Get in touch: send your photos, videos, news & views by texting YORK to 80360 or send an email»
North Yorkshire Credit Union collapses
THE 5,000 savers at the collapsed North Yorkshire Credit Union have been assured they will receive all their money back within days.
The Credit Union (NYCU), which was founded in York in 2006, informed customers yesterday that the company had collapsed but that investors would be sent their money within days.
One member, Dianne Read, 51, from York said: "The person on the phone told me that all they had been told was that they had gone into liquidation from today. They said my savings, which are more than £2000, were safe and that a cheque was being sent out tomorrow.
“But they said anyone with a loan would have to keep paying.
“You don’t know what's safe and what isn’t at the moment.”
NYCU was placed into liquidation following an order of the High Court on Wednesday, with Kevin Murphy and Richard Toone, from Chantrey Vellacott DFK, appointed as liquidators.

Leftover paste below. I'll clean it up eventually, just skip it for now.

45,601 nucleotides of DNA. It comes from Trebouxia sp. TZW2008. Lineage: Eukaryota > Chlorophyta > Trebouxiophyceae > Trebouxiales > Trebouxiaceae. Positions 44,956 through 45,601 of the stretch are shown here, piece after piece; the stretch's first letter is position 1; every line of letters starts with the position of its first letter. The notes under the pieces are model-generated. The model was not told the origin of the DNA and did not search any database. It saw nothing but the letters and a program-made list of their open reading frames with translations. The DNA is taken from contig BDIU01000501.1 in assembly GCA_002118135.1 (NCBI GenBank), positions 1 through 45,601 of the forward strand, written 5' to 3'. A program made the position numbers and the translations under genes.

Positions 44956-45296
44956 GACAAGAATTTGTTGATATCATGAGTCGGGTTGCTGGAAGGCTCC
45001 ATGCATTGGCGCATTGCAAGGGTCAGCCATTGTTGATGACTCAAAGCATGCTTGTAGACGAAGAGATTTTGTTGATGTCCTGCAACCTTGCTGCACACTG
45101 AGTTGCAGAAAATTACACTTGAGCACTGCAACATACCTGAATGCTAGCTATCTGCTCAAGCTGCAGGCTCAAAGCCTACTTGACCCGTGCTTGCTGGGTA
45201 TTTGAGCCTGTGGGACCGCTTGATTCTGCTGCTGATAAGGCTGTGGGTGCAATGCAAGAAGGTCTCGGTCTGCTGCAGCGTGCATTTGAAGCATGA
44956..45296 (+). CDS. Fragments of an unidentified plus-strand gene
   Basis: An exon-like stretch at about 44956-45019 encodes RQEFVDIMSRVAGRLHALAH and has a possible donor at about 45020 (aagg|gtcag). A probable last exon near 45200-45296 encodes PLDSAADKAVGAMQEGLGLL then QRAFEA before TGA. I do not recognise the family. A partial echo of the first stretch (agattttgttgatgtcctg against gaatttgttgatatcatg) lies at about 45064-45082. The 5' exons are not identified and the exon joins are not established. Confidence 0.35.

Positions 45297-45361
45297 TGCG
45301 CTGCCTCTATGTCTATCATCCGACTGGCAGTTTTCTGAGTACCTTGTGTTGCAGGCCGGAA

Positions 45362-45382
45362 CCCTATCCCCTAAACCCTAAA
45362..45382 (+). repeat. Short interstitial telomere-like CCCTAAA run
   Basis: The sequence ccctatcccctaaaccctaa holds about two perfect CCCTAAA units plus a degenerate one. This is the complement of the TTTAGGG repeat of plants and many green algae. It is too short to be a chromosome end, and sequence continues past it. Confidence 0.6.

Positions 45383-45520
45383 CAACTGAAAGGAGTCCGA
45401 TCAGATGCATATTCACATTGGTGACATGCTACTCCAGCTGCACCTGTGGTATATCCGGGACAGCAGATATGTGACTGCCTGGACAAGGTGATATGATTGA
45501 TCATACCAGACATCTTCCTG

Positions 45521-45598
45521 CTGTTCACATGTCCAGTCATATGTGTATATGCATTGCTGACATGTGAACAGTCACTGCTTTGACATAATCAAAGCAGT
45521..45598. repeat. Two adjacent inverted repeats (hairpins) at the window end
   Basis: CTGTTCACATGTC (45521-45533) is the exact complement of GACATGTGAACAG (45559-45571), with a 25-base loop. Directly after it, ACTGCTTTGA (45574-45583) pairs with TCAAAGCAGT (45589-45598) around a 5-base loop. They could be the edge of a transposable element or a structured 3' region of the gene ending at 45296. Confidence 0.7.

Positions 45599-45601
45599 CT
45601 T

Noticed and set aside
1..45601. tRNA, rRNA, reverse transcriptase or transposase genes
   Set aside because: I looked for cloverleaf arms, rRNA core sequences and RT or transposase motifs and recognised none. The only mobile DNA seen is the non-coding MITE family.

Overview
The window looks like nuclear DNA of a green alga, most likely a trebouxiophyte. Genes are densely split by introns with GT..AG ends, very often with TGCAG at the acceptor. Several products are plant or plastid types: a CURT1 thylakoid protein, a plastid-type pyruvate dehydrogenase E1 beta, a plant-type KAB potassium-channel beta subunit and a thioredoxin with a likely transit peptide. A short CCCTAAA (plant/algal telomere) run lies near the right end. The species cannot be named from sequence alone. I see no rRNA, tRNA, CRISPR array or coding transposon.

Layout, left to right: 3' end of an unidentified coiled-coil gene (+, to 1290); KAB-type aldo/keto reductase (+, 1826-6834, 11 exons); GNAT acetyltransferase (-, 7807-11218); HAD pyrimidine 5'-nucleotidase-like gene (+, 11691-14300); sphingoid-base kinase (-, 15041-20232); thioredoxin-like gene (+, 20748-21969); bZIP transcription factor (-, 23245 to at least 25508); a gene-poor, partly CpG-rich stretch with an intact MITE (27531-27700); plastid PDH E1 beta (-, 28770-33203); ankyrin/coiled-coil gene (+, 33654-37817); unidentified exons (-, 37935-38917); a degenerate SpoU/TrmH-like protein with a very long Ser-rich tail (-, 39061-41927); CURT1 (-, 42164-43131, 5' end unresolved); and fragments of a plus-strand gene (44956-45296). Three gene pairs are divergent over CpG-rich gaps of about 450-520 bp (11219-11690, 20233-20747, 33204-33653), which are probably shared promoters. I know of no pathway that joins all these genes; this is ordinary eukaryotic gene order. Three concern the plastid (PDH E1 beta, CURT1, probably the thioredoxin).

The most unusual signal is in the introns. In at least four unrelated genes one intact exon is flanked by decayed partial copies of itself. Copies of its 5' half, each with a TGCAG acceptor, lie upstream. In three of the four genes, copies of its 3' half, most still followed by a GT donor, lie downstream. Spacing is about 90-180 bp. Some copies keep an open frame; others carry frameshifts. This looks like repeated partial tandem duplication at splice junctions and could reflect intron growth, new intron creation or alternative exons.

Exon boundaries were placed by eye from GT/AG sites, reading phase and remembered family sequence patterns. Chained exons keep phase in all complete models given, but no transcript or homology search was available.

Mr Murphy said: “Every member of the North Yorkshire Credit Union will get their money back in full within the next week, as they are protected by the Financial Services Compensation Scheme (FSCS),” he said.
“The FSCS has confirmed this process is automatic, so members do not need to act to get their money back.
“People with less than £1,000 will receive a letter to get cash over the counter at the Post Office, while anyone with more than £1,000 will receive a cheque.”
He said the collapse of NYCU was due to a combination of factors.
“This includes bad debt provisions in respect to loans to members of over £400,000 due to inadequate credit referencing and credit control, and also inadequate cost control, which is partly due to the resources required to service the large North Yorkshire region,” he said.
“Under the terms of appointment as liquidators we are in the process of reviewing all of NYCU's assets and winding up the organisation."
The not-for-profit financial co-operative, which had its offices on Holgate Road, was open to anyone who lives, studies or volunteers on a regular basis in York or in the county of North Yorkshire.
Janet Looker, who chaired the union, said it was “easy” for Mr Murphy to come in and make such comments, but said she accepted that the organisation's credit control had not been good enough.
However, she said the organisation had also been badly hit by people suffering bankruptcy and redundancy, whose loans had turned bad.
“I feel utterly devastated,” she said. “We have seen it coming over the past few months but we have worked so hard to try to avoid this happening.”